The best way to find out what Snagit can do for you, without committing to purchasing it, is to download and install a copy, at no charge, with their 30-day trial. To do so, click on the download button on any of the Snagit-related pages, and save the installation file (snagit.exe) somewhere on your PC where you can find it easily. On the download page, you have an opportunity to provide your email address, in order to receive a series of tips on how to use the program. (Your email address is not shared with other companies.) If you have any difficulties downloading the file, first consult the download FAQ page.
To start the installation, open the file that you downloaded, and follow the on-screen instructions, working your way through the eight dialog boxes, until reaching the last one that indicates that Snagit was successfully installed. Screenshots of the installation wizard's dialog boxes are not included here, because the process is quite straightforward, and the default values should work for most readers.
Snag that Screen
As soon as the installation is completed, and you close that last dialog box, Snagit will automatically open up (assuming that you did not change that option's default value earlier). Each time that the program is started, it will display one of several tips. They will ask whether you have used the product before, display links that allow you to register the product or sign up for the newsletter, and other possibilities. You may find these tips more annoying than useful, in which case you can click on the checkbox to disable them, or do so within Tools > Program Preferences > Notifications.
The main interface for Snagit looks quite different from that of earlier versions, but is just as easy to navigate.
The profile section of that interface allows you to quickly specify which type of capturing you would like to do: a rectangular region, the window of an application, the entire screen, a scrolling window (this is especially handy for grabbing Web pages), a drop-down menu (with optional delay), text from a window, video of screen action, images on a Web page, the contents of a Web page including links, and a single object. Once you have selected the profile you want, then click the large red button. The controls that you see next depend upon the chosen profile. For example, if you wanted to capture a portion of your Web browser, including the top part of the TechSmith home page, then you could choose the default profile (Region) and click the Capture button, causing Snagit to display a hand icon for clicking and selecting the desired region, as well as a pale yellow preview panel — automatically located far away from the hand icon, so as not to interfere with the selection process.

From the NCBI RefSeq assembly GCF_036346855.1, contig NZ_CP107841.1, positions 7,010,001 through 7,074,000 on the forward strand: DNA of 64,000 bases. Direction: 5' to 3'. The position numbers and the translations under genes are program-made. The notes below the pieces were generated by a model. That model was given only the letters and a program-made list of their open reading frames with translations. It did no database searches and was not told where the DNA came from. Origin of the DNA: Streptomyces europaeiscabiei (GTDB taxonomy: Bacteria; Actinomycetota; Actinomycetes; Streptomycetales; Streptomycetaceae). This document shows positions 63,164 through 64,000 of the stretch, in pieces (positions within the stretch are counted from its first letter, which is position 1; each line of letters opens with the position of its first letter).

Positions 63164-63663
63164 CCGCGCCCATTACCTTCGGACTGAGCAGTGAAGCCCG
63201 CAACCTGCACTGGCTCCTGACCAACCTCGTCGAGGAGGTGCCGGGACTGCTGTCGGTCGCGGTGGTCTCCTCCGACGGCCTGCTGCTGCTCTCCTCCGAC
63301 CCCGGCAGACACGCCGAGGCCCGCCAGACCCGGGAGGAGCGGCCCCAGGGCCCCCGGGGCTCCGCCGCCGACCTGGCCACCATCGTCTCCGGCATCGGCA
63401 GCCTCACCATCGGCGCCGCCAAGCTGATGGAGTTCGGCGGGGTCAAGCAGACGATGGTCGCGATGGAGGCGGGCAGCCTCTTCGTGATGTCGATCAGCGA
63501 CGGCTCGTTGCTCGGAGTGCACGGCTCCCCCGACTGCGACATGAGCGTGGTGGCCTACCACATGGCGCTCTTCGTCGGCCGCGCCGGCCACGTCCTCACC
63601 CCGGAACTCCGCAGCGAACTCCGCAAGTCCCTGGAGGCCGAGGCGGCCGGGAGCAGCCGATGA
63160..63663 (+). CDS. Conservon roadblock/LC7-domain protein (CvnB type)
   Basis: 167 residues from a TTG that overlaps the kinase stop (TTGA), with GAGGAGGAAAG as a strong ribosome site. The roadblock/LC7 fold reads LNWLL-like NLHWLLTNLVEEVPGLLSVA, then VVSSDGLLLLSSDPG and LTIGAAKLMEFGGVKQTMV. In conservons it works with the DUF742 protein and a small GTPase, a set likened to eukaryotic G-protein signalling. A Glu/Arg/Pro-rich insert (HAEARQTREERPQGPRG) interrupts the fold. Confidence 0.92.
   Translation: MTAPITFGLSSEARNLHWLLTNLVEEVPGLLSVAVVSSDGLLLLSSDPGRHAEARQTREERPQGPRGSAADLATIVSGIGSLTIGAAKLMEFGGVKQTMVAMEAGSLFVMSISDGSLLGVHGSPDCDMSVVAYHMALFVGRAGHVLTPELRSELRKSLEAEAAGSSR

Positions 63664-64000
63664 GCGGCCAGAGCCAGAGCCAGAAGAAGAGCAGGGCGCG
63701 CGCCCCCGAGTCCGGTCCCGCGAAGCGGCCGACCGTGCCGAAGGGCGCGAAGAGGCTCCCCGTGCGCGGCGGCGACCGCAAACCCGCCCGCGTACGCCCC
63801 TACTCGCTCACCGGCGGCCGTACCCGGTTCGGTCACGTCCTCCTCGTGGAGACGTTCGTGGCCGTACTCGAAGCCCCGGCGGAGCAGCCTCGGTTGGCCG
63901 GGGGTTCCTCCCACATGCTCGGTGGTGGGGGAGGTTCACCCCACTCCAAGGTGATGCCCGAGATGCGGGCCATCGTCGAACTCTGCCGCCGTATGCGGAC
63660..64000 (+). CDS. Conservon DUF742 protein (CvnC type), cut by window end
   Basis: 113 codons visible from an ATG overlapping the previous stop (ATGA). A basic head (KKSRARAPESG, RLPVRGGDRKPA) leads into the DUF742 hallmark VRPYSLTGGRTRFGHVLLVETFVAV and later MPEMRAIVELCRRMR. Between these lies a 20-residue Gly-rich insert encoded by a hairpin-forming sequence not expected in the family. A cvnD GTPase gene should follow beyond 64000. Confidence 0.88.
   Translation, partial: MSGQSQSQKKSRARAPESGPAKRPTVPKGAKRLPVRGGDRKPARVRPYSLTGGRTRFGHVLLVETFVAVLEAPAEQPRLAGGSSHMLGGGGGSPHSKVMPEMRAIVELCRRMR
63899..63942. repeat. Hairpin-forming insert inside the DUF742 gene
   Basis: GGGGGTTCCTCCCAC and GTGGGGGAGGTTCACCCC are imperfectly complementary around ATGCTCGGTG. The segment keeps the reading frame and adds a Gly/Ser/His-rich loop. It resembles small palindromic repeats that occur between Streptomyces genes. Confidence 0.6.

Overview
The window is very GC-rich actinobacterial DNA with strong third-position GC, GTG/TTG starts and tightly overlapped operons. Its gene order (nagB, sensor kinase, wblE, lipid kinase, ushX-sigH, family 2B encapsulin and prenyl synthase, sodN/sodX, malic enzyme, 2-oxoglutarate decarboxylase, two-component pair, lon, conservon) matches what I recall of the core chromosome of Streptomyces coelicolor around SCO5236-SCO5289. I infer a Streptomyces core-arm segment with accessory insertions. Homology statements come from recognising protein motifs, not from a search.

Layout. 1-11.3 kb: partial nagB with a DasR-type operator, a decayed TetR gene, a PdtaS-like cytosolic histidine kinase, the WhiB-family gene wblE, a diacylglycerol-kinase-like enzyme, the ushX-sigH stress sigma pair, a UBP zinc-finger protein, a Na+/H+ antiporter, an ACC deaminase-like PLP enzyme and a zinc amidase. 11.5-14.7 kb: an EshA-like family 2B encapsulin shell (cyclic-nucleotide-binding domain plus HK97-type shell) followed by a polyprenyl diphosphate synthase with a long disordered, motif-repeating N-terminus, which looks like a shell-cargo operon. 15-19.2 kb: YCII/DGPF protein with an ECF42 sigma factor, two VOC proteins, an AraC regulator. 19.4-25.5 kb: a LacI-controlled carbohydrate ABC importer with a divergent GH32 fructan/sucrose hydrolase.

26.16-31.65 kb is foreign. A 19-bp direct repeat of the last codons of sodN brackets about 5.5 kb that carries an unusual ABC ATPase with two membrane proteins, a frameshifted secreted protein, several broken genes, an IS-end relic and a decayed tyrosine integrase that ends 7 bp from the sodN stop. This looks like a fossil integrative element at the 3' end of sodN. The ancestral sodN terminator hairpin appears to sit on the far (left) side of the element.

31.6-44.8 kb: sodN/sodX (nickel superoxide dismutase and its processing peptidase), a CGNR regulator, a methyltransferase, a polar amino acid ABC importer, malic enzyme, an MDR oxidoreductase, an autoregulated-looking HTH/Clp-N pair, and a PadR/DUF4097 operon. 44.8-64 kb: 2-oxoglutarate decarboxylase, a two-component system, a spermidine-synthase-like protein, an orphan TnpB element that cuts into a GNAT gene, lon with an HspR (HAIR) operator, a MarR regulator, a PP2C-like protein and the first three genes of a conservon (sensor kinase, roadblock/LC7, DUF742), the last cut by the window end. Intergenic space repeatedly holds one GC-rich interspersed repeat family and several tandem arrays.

The captured image is automatically displayed in the Snagit Editor. Its navigation bar on top is difficult to read, at least for the first-time user — partly because of the rather small menu text, but more so because it is such an unusual layout, and takes some getting used to. Ironically, a screenshot of the Editor cannot be shown here, because any attempt to use the Windows Print Screen facility is interpreted by Snagit as an attempt to take a screenshot of anything except the Editor.
Nonetheless, the test was successful, and the captured browser region was easily saved as a PNG file (the default format). The Snagit Editor is loaded with features, allowing you to: draw a variety of shapes, edit an image, add effects, define clickable hotspots on the image (very handy for Web designers), add small colorful symbols ("tags"), manage multiple captured images, and output the image in an email message, to the system clipboard, to a Word, Excel, or PowerPoint document, and much more.
If you have a decent firewall running that detects local applications trying to connect to the Internet, then when you capture an image to the Editor, your firewall should inform you that Snagit is attempting to connect to www.jingproject.com. Do not be alarmed, because Jing is a legitimate site owned by TechSmith. Jing is billed as "free software that adds visuals to your online conversations". Its website has more information, if you are interested in pursuing that product further. Snagit crashed once during my testing, immediately after I instructed my firewall to disallow a connection attempt to www.jingproject.com — but it is not clear that the two events are related, because it did not happen again.
The company provides a lot of support for the product. In addition to the aforesaid tutorials, there is additional information in the Snagit Learning Center, and you can always contact their technical support.
So if you ever have a need for capturing a portion of your screen, or any of the other capabilities outlined above, consider Snagit as your tool of choice.